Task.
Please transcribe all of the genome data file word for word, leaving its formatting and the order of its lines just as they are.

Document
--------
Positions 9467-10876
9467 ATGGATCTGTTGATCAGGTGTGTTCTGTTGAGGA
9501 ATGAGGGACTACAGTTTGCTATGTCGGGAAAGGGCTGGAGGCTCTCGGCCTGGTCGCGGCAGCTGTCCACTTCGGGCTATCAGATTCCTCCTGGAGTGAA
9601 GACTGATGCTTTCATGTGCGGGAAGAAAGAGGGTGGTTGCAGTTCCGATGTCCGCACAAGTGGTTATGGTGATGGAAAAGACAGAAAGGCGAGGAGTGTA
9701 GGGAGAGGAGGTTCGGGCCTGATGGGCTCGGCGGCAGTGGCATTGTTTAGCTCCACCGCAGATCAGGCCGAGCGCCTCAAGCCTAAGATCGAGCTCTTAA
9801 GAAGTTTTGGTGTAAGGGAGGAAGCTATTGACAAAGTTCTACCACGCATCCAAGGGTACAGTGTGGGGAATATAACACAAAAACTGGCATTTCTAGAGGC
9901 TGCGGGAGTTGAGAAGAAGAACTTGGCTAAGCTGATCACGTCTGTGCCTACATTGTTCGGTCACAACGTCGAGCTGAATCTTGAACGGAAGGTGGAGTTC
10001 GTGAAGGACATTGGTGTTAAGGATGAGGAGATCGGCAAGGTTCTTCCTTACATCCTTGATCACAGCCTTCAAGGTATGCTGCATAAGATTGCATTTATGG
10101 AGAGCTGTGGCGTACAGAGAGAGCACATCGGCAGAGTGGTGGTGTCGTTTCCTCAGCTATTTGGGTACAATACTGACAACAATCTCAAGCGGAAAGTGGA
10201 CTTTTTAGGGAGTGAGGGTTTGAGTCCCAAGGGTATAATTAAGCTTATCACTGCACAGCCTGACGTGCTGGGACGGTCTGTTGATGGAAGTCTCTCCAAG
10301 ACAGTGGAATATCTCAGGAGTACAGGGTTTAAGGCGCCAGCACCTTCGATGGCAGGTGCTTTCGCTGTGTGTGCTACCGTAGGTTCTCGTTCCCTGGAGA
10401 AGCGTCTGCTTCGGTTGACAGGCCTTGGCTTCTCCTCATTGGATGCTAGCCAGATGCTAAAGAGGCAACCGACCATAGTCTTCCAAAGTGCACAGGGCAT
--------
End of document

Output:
Positions 9467-10876
9467 ATGGATCTGTTGATCAGGTGTGTTCTGTTGAGGA
9501 ATGAGGGACTACAGTTTGCTATGTCGGGAAAGGGCTGGAGGCTCTCGGCCTGGTCGCGGCAGCTGTCCACTTCGGGCTATCAGATTCCTCCTGGAGTGAA
9601 GACTGATGCTTTCATGTGCGGGAAGAAAGAGGGTGGTTGCAGTTCCGATGTCCGCACAAGTGGTTATGGTGATGGAAAAGACAGAAAGGCGAGGAGTGTA
9701 GGGAGAGGAGGTTCGGGCCTGATGGGCTCGGCGGCAGTGGCATTGTTTAGCTCCACCGCAGATCAGGCCGAGCGCCTCAAGCCTAAGATCGAGCTCTTAA
9801 GAAGTTTTGGTGTAAGGGAGGAAGCTATTGACAAAGTTCTACCACGCATCCAAGGGTACAGTGTGGGGAATATAACACAAAAACTGGCATTTCTAGAGGC
9901 TGCGGGAGTTGAGAAGAAGAACTTGGCTAAGCTGATCACGTCTGTGCCTACATTGTTCGGTCACAACGTCGAGCTGAATCTTGAACGGAAGGTGGAGTTC
10001 GTGAAGGACATTGGTGTTAAGGATGAGGAGATCGGCAAGGTTCTTCCTTACATCCTTGATCACAGCCTTCAAGGTATGCTGCATAAGATTGCATTTATGG
10101 AGAGCTGTGGCGTACAGAGAGAGCACATCGGCAGAGTGGTGGTGTCGTTTCCTCAGCTATTTGGGTACAATACTGACAACAATCTCAAGCGGAAAGTGGA
10201 CTTTTTAGGGAGTGAGGGTTTGAGTCCCAAGGGTATAATTAAGCTTATCACTGCACAGCCTGACGTGCTGGGACGGTCTGTTGATGGAAGTCTCTCCAAG
10301 ACAGTGGAATATCTCAGGAGTACAGGGTTTAAGGCGCCAGCACCTTCGATGGCAGGTGCTTTCGCTGTGTGTGCTACCGTAGGTTCTCGTTCCCTGGAGA
10401 AGCGTCTGCTTCGGTTGACAGGCCTTGGCTTCTCCTCATTGGATGCTAGCCAGATGCTAAAGAGGCAACCGACCATAGTCTTCCAAAGTGCACAGGGCAT